The Educational Services sector comprises establishments that provide instruction and training in a wide variety of subjects. This instruction and training is provided by specialized establishments, such as schools, colleges, universities, and training centers. These establishments may be privately owned and operated for profit or not for profit, or they may be publicly owned and operated. They may also offer food and/or accommodation services to their students.

Educational services are usually delivered by teachers or instructors that explain, tell, demonstrate, supervise, and direct learning. Instruction is imparted in diverse settings, such as educational institutions, the workplace, or the home, and through diverse means, such as correspondence, television, the Internet, or other electronic and distance-learning methods.

Sample Job Titles:


Career and Technical Education Teacher

High School Teacher

Instructional Coordinator



Postsecondary Teacher

Preschool Teacher

Supply Teacher

Healthcare Services

The health-care industry provides diagnostic, healing, rehabilitation, and preventive services. The individual physician is often the consumer's (or patient's) primary point of contact with the system. However, it is the health-care organization itself-that is, the hospital or health management organization (HMO)-that finances much of the industry today; it represents the preponderance of the physician's revenues.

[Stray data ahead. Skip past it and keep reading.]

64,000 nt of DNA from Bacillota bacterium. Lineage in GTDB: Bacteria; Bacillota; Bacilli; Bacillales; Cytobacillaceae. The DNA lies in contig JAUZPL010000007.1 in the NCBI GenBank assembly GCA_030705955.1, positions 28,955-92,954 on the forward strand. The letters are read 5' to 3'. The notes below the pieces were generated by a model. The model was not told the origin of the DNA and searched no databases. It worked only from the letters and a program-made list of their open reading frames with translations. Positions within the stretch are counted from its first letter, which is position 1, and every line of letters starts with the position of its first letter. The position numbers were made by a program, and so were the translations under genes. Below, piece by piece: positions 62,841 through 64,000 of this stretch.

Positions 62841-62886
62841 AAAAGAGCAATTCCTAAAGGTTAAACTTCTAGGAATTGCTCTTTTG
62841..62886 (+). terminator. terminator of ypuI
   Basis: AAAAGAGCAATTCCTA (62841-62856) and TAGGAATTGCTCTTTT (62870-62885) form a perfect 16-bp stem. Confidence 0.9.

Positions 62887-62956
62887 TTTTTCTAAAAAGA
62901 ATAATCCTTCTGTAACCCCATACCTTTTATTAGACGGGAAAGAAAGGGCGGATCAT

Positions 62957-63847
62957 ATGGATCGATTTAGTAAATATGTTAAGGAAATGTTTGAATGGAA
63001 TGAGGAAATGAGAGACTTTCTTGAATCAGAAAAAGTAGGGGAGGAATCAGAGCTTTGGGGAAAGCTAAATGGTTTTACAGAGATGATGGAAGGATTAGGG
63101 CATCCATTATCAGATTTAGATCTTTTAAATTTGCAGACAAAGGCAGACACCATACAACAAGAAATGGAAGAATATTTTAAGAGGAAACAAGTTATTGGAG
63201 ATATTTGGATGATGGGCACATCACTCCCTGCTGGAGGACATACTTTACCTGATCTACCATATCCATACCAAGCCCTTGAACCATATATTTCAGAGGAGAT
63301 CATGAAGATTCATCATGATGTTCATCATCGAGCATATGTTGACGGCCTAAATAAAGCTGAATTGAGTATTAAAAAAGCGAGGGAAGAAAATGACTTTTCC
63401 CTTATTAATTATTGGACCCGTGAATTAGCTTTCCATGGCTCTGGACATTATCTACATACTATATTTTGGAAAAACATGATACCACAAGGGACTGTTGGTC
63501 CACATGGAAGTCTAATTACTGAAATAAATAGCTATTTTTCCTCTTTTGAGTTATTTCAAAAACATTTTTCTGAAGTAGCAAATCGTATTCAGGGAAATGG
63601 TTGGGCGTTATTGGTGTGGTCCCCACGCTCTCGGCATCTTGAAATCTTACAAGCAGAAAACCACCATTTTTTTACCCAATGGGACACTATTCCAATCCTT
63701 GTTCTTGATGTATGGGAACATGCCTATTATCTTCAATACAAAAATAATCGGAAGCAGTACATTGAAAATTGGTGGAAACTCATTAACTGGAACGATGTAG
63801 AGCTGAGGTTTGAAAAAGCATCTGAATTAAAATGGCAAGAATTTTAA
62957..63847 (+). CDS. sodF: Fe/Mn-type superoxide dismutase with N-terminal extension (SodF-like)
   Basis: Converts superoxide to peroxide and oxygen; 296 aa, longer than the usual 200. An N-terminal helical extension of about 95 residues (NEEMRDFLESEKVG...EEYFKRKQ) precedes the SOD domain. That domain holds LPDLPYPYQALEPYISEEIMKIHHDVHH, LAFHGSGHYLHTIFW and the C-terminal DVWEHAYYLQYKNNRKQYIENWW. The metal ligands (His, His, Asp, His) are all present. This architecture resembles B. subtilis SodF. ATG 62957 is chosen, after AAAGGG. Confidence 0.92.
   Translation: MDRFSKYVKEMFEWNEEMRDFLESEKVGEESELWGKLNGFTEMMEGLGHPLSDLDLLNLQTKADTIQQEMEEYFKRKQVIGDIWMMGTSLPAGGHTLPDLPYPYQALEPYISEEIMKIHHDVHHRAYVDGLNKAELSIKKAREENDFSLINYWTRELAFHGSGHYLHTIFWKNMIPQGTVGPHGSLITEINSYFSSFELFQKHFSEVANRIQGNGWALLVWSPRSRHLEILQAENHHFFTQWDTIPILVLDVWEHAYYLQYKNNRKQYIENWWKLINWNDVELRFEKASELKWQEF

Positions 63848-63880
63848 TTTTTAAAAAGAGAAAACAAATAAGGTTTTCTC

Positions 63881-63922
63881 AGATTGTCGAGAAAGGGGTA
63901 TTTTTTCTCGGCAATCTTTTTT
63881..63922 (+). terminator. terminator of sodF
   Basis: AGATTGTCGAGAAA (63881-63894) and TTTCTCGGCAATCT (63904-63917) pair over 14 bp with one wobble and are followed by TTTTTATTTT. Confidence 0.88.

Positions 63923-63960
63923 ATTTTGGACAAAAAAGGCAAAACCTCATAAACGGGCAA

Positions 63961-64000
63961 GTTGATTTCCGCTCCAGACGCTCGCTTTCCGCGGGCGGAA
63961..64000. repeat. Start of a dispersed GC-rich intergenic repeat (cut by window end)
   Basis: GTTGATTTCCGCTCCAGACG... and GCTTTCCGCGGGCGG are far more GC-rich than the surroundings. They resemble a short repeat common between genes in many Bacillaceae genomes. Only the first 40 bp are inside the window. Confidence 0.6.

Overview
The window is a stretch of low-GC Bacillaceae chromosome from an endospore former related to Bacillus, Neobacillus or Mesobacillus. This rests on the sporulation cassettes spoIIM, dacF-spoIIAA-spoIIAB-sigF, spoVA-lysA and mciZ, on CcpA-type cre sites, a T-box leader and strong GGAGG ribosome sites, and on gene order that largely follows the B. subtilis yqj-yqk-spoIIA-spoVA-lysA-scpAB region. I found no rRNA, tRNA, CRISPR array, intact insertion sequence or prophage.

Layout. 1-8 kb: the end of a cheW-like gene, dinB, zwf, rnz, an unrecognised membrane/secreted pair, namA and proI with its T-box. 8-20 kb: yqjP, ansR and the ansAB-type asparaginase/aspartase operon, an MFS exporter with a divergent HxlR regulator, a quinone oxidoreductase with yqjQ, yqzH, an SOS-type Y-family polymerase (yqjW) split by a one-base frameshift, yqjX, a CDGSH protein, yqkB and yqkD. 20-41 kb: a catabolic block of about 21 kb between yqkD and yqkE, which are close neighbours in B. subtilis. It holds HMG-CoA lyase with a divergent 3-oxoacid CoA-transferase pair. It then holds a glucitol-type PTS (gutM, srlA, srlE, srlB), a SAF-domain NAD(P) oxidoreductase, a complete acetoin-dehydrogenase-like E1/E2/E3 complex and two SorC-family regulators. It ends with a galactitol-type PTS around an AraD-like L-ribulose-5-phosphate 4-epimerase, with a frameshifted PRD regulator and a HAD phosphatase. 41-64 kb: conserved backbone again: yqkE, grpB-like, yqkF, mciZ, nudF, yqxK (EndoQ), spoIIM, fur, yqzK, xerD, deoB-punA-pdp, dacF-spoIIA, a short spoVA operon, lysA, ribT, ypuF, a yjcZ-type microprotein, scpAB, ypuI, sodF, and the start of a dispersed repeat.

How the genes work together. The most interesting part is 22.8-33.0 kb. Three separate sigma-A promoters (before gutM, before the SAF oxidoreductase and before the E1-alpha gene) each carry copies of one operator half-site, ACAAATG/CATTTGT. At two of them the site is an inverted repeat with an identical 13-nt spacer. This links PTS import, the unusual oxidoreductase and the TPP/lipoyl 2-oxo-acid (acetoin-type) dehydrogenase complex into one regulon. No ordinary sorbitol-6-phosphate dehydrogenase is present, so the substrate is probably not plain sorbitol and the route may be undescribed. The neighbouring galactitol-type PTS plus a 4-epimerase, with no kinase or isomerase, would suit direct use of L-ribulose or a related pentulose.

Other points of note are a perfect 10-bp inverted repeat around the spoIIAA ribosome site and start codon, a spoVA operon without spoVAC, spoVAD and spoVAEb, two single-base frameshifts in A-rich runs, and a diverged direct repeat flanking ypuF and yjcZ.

Many people are attracted to the health-care industry for its human touch and service-oriented aspects. People are living longer and thus demand more and higher quality preventive and long-term care. The demand for health-care workers is expected to grow faster than the average rate for all occupations

Sample Job Titles:







Medical Management Consultant

Management consulting is the practice of helping organizations to improve their performance, primarily through the analysis of existing organizational problems and development of plans for improvement. Organizations may draw upon the services of management consultants for a number of reasons, including gaining external advice and access to the consultants' specialised expertise.

Sample Job Titles:



Management Analyst

Medical Research

"Research" aims to generate knowledge in the hopes that it will help create or improve a product, process or service. "Development" converts research findings or other knowledge into a new or improved product, process or service.